In addition to the different payroll fraud schemes devised by employees, there is also the possibility of employers manipulating their business’s payroll, the most common example being employee misclassification. Misclassifying employees as independent contractors allows businesses to reduce their employment costs by not paying payroll taxes for their workers. Since the misclassified employees then miss out on important statutory benefits they should rightfully be entitled to, misclassification is a serious case of payroll fraud.
Payroll fraud schemes can go on for quite a while without being detected. In fact, the Association of Certified Fraud Examiners states that the average duration of a payroll fraud case is 24 months. In the case of a ghost employee, this would mean paying a salary to a fictitious employee over a period of two years—benefits, taxes and statutory social security contributions included.
To prevent major financial losses, it’s important for businesses to know how to detect payroll fraud. Here are some red flags to look out for:
Irregularities, gaps, or inexplicable changes in payroll records,
The same bank details or address for more than one employee,
An excessive amount of overtime paid to an employee,
Inconsistencies between employee timesheets and absences.
With an average monthly financial loss of USD 2,600 per payroll fraud case, preventing fraud in payroll should be high on any business’s to-do list. Here are a few actionable tips for stopping employees from manipulating the payroll system:
Implementing a strong checks-and-balances system for payroll: Separation of duties is a key concept when it comes to payroll security and it is also one of the most effective preventative measures against payroll fraud. The idea is that all payroll processes are overseen by at least two people.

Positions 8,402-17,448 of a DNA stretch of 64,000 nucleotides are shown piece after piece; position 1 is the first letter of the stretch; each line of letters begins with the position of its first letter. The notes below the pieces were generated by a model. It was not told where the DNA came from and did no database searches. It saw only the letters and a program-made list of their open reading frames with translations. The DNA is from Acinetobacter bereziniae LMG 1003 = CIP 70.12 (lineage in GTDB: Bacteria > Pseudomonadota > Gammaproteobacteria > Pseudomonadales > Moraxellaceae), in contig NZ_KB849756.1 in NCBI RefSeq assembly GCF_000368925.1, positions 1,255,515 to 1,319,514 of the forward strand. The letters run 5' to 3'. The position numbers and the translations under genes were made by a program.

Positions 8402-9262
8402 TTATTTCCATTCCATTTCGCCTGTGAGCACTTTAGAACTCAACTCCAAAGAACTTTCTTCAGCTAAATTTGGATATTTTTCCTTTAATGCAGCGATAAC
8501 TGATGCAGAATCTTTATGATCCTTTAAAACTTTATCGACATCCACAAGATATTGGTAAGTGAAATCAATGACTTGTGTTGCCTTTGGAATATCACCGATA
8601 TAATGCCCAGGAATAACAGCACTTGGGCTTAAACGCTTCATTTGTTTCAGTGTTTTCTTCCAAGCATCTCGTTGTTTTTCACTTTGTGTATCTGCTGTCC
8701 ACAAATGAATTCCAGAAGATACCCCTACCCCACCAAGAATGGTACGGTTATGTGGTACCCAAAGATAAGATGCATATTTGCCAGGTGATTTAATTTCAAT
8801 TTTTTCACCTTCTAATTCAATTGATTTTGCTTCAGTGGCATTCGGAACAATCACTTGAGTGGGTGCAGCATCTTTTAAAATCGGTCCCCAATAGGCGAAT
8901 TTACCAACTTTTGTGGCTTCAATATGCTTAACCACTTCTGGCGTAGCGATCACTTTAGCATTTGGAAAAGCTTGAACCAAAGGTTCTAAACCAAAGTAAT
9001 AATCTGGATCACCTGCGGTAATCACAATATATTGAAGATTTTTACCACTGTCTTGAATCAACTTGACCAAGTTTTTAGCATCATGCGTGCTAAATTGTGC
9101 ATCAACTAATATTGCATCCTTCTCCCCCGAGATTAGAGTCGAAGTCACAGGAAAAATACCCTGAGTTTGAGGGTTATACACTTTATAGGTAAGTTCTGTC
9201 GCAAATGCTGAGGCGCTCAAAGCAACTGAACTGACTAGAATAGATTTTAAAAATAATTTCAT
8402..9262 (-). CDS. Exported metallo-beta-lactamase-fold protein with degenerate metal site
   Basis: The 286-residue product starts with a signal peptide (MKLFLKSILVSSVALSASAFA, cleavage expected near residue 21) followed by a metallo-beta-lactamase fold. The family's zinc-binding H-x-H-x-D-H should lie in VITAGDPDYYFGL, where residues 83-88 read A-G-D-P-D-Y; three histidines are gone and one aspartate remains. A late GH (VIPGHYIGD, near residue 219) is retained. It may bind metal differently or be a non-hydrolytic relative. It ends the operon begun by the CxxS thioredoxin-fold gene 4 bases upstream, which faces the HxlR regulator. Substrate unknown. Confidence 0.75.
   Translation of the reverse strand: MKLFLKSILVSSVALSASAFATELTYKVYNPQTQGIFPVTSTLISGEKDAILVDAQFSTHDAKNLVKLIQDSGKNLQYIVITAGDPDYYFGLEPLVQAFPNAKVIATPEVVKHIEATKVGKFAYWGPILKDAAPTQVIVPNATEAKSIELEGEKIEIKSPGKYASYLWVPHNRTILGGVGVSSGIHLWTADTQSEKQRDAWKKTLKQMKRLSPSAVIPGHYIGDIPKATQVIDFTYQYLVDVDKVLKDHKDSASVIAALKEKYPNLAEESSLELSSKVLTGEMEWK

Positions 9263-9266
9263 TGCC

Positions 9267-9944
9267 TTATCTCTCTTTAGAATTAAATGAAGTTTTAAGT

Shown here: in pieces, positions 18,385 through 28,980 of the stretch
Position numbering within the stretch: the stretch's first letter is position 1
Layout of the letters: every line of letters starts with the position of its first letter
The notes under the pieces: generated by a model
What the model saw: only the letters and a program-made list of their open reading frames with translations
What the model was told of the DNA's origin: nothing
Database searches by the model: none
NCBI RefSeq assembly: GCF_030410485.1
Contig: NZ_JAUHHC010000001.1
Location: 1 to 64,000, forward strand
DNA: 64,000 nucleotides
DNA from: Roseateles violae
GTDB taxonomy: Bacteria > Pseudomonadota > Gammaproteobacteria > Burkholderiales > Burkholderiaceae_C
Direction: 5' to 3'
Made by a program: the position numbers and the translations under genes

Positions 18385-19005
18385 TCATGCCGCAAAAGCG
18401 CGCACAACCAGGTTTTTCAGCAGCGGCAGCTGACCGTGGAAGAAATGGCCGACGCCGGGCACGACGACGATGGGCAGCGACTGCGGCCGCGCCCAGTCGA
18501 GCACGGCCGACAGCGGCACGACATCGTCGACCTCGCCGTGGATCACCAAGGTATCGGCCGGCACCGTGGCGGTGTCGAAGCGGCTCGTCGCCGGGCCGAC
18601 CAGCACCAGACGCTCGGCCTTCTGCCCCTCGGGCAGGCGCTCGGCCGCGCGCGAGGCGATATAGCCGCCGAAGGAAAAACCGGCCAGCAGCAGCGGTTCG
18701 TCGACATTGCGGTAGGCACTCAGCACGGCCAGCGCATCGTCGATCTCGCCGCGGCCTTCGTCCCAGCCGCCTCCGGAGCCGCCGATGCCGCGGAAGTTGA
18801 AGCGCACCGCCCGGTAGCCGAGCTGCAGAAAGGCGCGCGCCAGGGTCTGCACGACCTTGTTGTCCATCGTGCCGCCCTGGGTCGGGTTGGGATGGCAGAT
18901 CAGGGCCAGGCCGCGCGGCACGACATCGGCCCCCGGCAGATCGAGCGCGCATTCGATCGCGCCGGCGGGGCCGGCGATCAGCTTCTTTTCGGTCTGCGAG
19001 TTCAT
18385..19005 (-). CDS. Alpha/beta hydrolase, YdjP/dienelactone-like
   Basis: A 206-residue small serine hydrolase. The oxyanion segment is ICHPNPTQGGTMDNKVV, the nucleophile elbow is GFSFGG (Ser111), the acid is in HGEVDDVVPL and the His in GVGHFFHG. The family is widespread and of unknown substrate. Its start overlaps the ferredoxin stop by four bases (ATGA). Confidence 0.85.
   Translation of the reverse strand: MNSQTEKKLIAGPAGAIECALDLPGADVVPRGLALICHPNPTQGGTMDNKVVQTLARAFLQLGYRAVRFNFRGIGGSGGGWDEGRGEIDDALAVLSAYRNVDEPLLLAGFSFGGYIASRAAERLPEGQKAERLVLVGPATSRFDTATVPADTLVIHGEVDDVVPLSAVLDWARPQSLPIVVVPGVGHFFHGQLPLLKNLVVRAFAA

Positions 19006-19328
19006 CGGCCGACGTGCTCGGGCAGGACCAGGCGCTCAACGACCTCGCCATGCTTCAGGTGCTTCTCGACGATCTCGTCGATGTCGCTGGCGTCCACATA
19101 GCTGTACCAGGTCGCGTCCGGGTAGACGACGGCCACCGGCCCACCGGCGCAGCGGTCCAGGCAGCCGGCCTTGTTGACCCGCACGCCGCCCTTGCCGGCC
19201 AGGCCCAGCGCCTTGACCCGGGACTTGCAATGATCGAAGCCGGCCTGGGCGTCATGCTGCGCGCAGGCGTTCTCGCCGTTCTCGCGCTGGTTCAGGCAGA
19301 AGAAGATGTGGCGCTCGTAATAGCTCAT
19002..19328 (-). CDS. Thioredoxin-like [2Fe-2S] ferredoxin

Conducting regular payroll audits: Payroll audits give businesses a chance to review all their processes and records related to payroll. If there are any abnormalities, they will be detected during an audit. Surprise audits are even better than scheduled internal audits to avoid any tampering in preparation of the audit.
Using biometric time clocks: The safest way to stop time sheet manipulation is to use an employee time tracking system that uses some form of identification verification. Like this, employees won’t be able to clock in on behalf of colleagues who take the day off without permission.
Monitoring employee time and attendance closely: Businesses that have no time and attendance recording system in place should at least make sure to pay close attention to employee absences so that they can detect time sheet manipulation immediately.
Recording and tracking all granted payroll advances: The only way to stop payroll advance fraud is to be thorough when it comes to documenting advances that have already been granted. All payroll advances should be recorded along with information on repayment.
Drafting an anti-fraud policy: A simple yet effective way to prevent payroll fraud schemes is to institute a firm anti-fraud policy that details what consequences employees have to expect in case they get caught. Usually, a detailed fraud-prevention policy is enough to scare off any potential fraudsters.
Having clear policies regarding commissions and expenses: Drafting a detailed commision and expense policy is an important step towards preventing payroll fraud because these policies clearly outline the steps and procedures that must be followed before a commission is paid out to an employee or before certain expenses are reimbursed.
The Lano Academy is for informational purposes only and should not be construed as legal advice. Lano Software GmbH disclaims any liability for any actions you take or refrain from taking based on the content contained in this article.
BECOME A PARTNER
© Lano Software GmbH 2023